Dialysis Providers Should Improve Infection Control to Stop Spread of HCV, CDC Says

The CDC has seen a tremendous growth in acute HCV infection reports among patients undergoing hemodialysis.

The US Centers for Disease Control and Prevention (CDC) has seen a tremendous growth in acute HCV infection reports among patients undergoing hemodialysis.

With 36 cases of acute HCV infections in 19 different hemodialysis clinics in eight states, in the last year alone, lapses in infection control— like injection safety, environmental disinfection, and hand hygiene – were commonly identified at these facilities.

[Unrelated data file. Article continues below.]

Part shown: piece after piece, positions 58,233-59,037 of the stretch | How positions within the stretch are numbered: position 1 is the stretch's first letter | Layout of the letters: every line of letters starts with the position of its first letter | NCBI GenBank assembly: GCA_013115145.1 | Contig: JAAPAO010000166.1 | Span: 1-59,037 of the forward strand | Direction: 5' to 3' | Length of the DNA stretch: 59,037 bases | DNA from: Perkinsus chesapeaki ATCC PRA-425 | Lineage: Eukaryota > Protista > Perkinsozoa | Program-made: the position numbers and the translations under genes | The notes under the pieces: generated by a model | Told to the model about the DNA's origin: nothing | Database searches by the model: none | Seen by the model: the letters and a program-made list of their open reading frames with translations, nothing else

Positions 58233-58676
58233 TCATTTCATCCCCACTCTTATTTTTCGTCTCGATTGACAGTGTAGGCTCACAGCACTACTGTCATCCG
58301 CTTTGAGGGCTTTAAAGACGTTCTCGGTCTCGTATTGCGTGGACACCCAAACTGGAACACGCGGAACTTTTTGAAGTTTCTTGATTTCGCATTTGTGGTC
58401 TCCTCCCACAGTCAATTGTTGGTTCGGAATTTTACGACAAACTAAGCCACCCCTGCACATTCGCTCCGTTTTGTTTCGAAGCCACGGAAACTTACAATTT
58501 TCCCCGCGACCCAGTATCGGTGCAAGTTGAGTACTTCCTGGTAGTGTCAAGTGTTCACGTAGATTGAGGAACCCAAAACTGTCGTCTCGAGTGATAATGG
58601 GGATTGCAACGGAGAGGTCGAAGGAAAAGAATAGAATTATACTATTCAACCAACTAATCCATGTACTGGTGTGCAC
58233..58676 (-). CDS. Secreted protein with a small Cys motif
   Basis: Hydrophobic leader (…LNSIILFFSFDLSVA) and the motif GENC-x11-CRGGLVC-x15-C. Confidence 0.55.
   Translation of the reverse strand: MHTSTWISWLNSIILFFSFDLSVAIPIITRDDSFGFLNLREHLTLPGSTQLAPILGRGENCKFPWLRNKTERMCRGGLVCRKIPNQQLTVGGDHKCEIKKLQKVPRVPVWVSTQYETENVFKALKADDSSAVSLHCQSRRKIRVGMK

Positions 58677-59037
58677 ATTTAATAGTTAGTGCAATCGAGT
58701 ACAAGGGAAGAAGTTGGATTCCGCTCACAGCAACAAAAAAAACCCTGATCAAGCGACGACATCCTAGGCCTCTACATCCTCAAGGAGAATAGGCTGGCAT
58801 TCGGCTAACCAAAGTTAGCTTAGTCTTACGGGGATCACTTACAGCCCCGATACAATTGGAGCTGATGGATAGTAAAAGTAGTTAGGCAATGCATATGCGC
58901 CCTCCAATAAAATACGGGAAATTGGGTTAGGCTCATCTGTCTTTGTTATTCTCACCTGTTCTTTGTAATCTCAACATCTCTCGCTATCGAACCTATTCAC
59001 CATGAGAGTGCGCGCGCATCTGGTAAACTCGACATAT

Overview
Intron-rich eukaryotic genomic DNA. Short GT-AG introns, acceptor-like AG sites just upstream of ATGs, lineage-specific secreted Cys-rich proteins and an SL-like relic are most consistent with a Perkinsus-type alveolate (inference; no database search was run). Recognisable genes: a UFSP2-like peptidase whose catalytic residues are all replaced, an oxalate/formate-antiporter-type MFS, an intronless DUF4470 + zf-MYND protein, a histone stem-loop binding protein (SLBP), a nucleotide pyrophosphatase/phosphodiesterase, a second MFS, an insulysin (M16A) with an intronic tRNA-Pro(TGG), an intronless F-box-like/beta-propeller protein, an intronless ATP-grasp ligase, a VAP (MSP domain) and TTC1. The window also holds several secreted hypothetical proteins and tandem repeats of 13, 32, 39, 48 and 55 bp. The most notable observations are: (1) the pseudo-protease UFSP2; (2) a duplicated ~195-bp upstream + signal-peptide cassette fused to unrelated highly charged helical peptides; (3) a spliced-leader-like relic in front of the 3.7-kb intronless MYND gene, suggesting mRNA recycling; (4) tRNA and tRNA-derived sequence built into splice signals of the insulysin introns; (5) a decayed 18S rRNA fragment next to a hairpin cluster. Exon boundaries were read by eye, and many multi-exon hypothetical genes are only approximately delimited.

Understanding that these lapses in dialysis care could undoubtedly expose patients to HCV, the CDC suggests dialysis providers should:

· Assess current infection control practices and environmental cleaning and disinfection practices within the facility to ensure adherence to infection control standards

· Address any gaps identified by the assessments

· Screen patients for HCV, following CDC guidelines, to detect infections, determine treatment potential, and halt secondary transmission

· Promptly report all acute HCV infections to the state or local health department

Along with suggestions to dialysis providers and health departments, the CDC urges patients to question their healthcare providers about their dialysis care — asking if they follow CDC recommendations and whether there’s a chance they need to be tested for the HCV.